Thank goodness that they found each other – Hayes, because his relationship with Sacks healed his grief after his previous partner, “Steve”, died, and Sacks, because he got to experience a loving relationship, and all the amazement, discoveries and sheer happiness that come with that, before he died.

Oliver Sacks and Bill Hayes – they were not often photographed together. Original image from: My life with Oliver Sacks: ‘He was the most unusual person I had ever known’, by Bill Hayes, in The Guardian, 26 March 2017.)

Hayes’s partner Steve had died from a heart attack, and then Sacks died from cancer. How can one human stand so much grief? I asked myself, as I shakily searched for a tissue to blow my nose and wipe my eyes. Time, apparently, is the answer. Time, and perhaps, the city and the people in it.

“With morning the light was gone, and I found the days empty and agonizing. It would take about three years for this feeling to pass – a thousand days, give or take – people who had been through this told me. As it turns out, they were right. What no-one said is something I discovered on my own: A thousand days is a thousand nights is a thousand chances to dream about him.” (p.28)

If you are lonely or bone-tired or blue…

Hayes’s writing is lovely – tenderly expressive and yet precisely observed, as if he had a camera not only in his hand, but in his brain, and had recorded these moments all along.

It is also, I suspect, revealing and truthful. Heck, anyone who has ever lived and lost a loved one would recognize the honesty, the detail, and the pain in his descriptions.

Do I want to see New York after having read the book? No – I understand that the outside of the city, the dirt, potholes, run-down buildings, the rushing crowds, rough sleepers and so on, would put me off, and that it is only when you live in it, that you can see the charm of the city.

“I have come to believe that kindness is repaid in unexpected ways and that if you are lonely or bone-tired or blue, you need only come down from your perch and step outside. New York – which is to say, New Yorkers – will take care of you.” (p.21)

The same can be said of this book. Get into it, and you’ll feel better. Hayes got to know New York by wandering around at night, when he was unable to sleep – hence the book’s title. That resonated with me – but also, piercingly, one of his last conversations with Sacks, in which, as always, he wished him sweet dreams and a good sleep, as one insomniac to another:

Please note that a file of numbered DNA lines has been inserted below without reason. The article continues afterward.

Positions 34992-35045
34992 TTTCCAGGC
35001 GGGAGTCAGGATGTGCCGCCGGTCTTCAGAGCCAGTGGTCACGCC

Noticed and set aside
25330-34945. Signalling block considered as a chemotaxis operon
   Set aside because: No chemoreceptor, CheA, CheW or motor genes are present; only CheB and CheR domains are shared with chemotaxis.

“Last night, before getting some sleep, I came in to see if he needed anything. I tucked him in and kissed his forehead.
‘Do you know how much I love you?’ I said.
’No.’ His eyes were closed. He was smiling, as if seeing beautiful things.
‘A lot.’
‘Good,’ O said, ‘very good.’
‘Sweet dreams.’” (p.355 of 371)

I hope, as Sacks did, to be lucky enough to die in my own bed, with the person I love and who loves me holding me close, with no pain. Sacks did – and the burden of loving him (yes, burden, because it was hard) was borne gracefully and gratefully by Hayes. Lucky Sacks. Lucky Hayes.


Pascal’s original line in French:

“Le coeur a ses raisons que la raison ne connaît point.” (Blaise Pascal, Pensées (Thoughts), 1670, ed. L. Brunschvieg, 1909, sec. 4, no. 277)


ABOUT BILL HAYES – straight from his website, thank you.

Bill Hayes, handsome man.

The recipient of a Guggenheim Fellowship in nonfiction, Bill Hayes is a frequent contributor to the New York Times and the author of four books: Sleep Demons; Five Quarts; The Anatomist; and Insomniac City: New York, Oliver Sacks, and Me.  His writing has also appeared in The Wall Street Journal, The New York Review of Books, BuzzFeed, and The Guardian.

Hayes is an established photographer, with credits including The New Yorker, Vanity Fair, and the New York Times.  His portraits of his partner, the late Oliver Sacks, appear in the volume of Dr. Sacks’s suite of final essays Gratitude.  A collection of his street photography, How New York Breaks Your Heart, was recently published by Bloomsbury.  His photography is represented by the Steven Kasher Gallery, where the first exhibition of his photographs is on view through March 17, 2018.

Hayes has lectured at NYU, UCSF, and University of Virginia, and has appeared at the Sydney Writers Festival, the 92nd Street Y, the Times of India (Mumbai) LitFest, and other venues. He serves as the Creative Director of the Oliver Sacks Foundation and as a co-editor of Dr. Sacks’ posthumously published work (Gratitude and The River of Consciousness). Hayes, 57, lives in New York City and is currently at work on a book in which he explores the history of exercise (Bloomsbury, 2020). (Rtrvd. from https://www.billhayes.com, 2018-02-28)